This chapter considers the literary relationship between Katherine Mansfield and Virginia Woolf, whose complex friendship between 1916 and 1920 is well documented. It suggests possible lines of influence between them, discernible in their experimentation with the short story genre during a formative period for both writers: when Woolf was writing short stories and before she had established her reputation as a novelist, and when Mansfield was approaching the mature style that would make her name as a short story writer par excellence. It will draw a comparison between two stories—Woolf’s “Kew Gardens” (1917), and Mansfield’s “Miss Brill” (1920)—both set in public gardens. As responses to similar settings that exhibit differences of modernist technique and approach the stories can also be read in relation to each other through the lens of Mansfield’s and Woolf’s inconstant friendship and literary rivalry.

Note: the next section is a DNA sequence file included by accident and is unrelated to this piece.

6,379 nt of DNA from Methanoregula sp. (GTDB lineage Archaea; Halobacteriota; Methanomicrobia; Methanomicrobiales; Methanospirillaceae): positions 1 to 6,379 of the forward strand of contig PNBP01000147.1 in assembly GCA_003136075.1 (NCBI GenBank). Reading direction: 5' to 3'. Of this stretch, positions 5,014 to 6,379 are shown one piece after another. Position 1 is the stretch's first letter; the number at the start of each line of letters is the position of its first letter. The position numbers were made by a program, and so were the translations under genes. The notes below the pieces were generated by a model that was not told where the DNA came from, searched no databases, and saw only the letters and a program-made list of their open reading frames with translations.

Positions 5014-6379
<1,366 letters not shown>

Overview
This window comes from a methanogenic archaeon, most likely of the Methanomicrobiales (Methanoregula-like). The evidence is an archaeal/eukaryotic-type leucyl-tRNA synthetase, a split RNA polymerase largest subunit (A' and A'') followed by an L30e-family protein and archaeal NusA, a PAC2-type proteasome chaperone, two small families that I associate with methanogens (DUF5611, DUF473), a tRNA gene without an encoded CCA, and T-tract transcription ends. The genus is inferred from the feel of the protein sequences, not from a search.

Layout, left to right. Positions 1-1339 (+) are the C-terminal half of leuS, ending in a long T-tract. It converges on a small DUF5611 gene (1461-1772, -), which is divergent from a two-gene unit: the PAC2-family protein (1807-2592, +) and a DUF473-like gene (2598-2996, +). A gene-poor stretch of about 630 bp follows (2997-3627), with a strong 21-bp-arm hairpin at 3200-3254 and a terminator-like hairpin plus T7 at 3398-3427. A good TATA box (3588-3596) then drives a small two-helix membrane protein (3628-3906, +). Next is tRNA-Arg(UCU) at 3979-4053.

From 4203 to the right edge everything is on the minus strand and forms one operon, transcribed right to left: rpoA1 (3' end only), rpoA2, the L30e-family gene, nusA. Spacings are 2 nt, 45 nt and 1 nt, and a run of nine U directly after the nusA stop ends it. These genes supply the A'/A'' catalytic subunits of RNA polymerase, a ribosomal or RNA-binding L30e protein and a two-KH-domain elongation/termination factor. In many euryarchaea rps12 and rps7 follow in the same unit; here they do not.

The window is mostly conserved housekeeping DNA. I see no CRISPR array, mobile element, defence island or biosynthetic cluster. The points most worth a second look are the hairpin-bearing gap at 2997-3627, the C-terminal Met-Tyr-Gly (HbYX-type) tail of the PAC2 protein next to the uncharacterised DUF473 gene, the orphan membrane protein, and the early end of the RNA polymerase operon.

|Title of host publication||Re-forming World Literature: Katherine Mansfield and the Modernist Short Story|
|Editors||Janet Wilson, Gerri Kimber|
|Place of Publication||Stuttgart|
|Number of pages||325|
|Publication status||Published - 27 Apr 2018|
|Name||Studies in world literature|
- Katherine Mansfield
- Virginia Woolf
- modernist short story
- "public gardens" stories
- "feminized sociology"
- "Kew Gardens"
- "Miss Brill"